Particularly, the explanation for more expressed positive shifts in oxidative stress markers of volunteers of the fermented goat milk trial could be due to the synergistic effect of the probiotic and the substrate. Milk is not just a carrier for the probiotic Lactobacillus strain, but contains natural "lactogenic" factors like lactose, minerals, vitamins and other components that enhance the metabolic activity of ingested probiotic strain in GIT. Both fermented goat milk and goat milk elevated the values of TAA and TAS The goat milk contains different biomolecules (e.g. casomorphins, lactorphins, casokinins, etc) having certain antioxidative properties, which can contribute to consumers' plasma antioxidative capacity [30–36]. This was proved by some antioxidative effect also in persons consuming non-fermented goat milk. However, the elevation these indices were remarkably more expressed in the fermented goat milk group, thus the goat milk fermentation with L. fermentum ME-3 results in additive increase of total antioxidativity. Therefore, the provisional FAO regulations  suggesting the need for health claims by specified formulations of probiotic seem to be of the utmost importance.
Additionally, in our study with experimental fermented milk the average daily dose of L. fermentum ME-3 being 11.5 logs CFU was clearly higher than that of capsule (max 9.5 log CFU). It is possible that the dose excesses the amount of bacteria necessary for interacting with intestinal mucosa and the unattached lactobacilli are excreted with faeces. The finding of Saxelin and colleagues confirmed that the faecal recovery of the probiotic strain started from the consumption of more than 9.0 log CFU daily doses of capsulated LGG . To our surprise, in the present study the similar dose did not result in faecal recovery of the strain.
It is possible that the ME-3 strain germinated mainly in some upper parts of intestinal tract where the advantageous conditions for survival and metabolic activity of probiotic lactobacilli were present. Using molecular tools, Marteau et al. showed that lactobacilli figuring only 7% of faecal microflora performed up to 30% of microbial communities in human colon . If administered in lower quantities as in case of capsule trial, ME-3 did not reach the detectable level in faecal samples. Yet, its presence in gut was proved by the positive antioxidative health effect in blood but not in urine. Therefore it is understandable that the higher load of metabolically active probiotic bacteria in goat-milk resulted also in their faecal recovery and the highest impact on the oxidative stress indices.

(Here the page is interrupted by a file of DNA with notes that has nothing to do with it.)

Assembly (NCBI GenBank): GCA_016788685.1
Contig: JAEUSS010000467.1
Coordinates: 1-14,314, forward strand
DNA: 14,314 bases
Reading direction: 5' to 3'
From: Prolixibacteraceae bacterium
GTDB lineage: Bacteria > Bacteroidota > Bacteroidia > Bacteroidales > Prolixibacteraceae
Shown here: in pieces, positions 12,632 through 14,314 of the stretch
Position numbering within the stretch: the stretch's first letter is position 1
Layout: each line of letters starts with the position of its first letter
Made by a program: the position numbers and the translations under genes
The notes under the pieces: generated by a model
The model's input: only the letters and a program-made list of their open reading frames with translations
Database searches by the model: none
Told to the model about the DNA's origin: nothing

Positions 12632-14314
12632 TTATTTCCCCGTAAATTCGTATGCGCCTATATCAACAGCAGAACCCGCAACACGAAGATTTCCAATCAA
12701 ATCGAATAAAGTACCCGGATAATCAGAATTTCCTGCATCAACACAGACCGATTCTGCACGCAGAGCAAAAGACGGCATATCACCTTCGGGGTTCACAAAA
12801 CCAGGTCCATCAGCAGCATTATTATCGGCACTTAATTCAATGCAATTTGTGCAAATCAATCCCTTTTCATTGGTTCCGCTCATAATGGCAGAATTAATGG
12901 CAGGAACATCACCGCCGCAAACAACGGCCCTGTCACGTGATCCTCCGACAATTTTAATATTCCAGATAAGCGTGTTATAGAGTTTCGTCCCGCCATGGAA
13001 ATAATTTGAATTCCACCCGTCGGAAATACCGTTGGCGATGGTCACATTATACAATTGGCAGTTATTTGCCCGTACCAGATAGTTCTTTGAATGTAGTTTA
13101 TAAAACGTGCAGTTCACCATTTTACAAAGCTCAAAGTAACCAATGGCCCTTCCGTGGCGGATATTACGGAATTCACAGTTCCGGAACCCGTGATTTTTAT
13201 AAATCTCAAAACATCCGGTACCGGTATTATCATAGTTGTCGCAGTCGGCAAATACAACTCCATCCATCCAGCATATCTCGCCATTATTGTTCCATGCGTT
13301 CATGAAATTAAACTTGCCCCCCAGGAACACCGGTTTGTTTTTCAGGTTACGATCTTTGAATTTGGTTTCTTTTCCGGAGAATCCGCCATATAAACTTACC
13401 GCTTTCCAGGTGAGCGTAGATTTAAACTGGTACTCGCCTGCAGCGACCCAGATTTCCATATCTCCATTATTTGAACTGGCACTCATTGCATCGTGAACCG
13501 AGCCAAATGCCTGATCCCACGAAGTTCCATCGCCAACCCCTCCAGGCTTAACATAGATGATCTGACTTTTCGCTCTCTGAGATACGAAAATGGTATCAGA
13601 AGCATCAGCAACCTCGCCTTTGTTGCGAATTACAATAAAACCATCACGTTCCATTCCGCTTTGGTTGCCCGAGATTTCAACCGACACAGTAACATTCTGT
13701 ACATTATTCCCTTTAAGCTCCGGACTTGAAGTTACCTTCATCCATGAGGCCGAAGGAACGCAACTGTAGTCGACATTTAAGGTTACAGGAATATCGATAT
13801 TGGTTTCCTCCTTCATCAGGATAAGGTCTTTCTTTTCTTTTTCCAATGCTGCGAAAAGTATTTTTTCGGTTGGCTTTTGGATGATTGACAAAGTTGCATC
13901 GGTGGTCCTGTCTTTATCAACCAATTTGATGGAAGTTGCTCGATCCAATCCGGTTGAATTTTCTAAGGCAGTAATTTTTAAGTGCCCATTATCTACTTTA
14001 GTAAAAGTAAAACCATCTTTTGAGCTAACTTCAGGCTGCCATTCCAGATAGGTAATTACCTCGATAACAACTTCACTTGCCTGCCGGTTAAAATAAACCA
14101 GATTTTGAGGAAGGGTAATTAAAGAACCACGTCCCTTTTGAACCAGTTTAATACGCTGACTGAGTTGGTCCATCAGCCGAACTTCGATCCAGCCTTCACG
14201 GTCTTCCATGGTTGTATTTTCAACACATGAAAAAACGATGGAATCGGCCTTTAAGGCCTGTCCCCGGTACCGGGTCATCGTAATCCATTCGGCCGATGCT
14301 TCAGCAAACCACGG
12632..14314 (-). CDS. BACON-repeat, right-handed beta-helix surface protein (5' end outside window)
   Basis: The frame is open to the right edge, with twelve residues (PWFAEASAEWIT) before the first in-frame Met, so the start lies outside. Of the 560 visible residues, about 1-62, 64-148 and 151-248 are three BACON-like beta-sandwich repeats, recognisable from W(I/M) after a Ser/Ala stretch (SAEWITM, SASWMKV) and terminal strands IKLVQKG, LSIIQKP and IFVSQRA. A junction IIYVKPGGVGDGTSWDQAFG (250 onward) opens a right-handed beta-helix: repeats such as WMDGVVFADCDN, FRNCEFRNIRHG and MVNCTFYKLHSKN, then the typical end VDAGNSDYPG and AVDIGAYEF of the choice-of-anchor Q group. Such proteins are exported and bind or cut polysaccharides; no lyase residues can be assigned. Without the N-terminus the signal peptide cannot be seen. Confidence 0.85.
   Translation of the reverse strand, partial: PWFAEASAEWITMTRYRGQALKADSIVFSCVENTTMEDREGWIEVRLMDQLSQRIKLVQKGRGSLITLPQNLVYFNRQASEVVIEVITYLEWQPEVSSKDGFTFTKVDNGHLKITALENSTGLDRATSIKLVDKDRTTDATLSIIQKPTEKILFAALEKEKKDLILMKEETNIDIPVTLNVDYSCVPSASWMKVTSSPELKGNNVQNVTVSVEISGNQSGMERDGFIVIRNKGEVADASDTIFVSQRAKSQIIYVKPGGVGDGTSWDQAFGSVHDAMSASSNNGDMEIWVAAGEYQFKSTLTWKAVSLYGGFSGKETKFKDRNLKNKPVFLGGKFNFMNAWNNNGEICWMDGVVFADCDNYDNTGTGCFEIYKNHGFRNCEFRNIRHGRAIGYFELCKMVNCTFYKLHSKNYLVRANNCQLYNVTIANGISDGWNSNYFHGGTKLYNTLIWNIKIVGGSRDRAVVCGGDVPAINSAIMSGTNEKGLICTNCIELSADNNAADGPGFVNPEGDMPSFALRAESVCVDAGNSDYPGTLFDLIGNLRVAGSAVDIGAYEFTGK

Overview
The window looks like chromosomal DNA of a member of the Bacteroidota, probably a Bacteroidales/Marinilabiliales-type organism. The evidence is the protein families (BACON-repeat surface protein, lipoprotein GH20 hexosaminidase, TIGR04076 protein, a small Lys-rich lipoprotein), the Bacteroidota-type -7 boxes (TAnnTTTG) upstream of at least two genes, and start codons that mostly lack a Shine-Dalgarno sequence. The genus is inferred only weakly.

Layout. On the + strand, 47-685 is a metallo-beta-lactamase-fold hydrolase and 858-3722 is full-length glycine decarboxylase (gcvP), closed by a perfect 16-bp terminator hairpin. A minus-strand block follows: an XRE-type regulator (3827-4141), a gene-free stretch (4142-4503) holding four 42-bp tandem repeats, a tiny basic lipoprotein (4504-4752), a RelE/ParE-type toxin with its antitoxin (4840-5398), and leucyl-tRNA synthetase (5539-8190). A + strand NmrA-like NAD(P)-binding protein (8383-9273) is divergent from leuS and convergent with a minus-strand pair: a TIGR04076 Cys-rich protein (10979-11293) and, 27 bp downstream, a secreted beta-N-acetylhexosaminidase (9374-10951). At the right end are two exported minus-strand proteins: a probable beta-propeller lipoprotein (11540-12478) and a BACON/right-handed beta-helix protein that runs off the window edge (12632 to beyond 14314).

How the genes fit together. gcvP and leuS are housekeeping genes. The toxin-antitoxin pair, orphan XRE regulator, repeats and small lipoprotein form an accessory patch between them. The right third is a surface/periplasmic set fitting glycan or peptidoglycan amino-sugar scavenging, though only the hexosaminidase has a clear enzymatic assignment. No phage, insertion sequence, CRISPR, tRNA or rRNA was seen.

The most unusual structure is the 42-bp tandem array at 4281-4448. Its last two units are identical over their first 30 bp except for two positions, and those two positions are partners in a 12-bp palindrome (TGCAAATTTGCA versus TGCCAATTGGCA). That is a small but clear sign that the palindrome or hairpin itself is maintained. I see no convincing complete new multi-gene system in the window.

Moreover, in our study the positive impact of ME-3 consumption on the host lactoflora was proved by the increase of faecal lactobacilli counts in all participants of human volunteer studies. In experimental settings the high counts of intestinal lactobacilli have been shown as an important defensive factor against enteric infections [40, 41]. Though up to now the period of consumption of probiotics has not been defined, the 3-week ingestion of fermented goat-milk and capsule seemed enough for reaching the aims.
It is important to mention that after consumption of ME-3, a strain with high antagonistic activity, neither the species nor the strain predominated among total lactoflora. This shows a well-granted microbial balance inside the gut, which cannot be disturbed by high load of probiotic bacteria. Apparently, the interconnected advanced metabolism of large gut microbiota keeps the proportions of different species quite stable. Some other investigators have obtained similar results showing the proportional increase of different microbial populations (bifidobacteria, coliforms) after administration of Lactobacillus sp. probiotic [42, 43].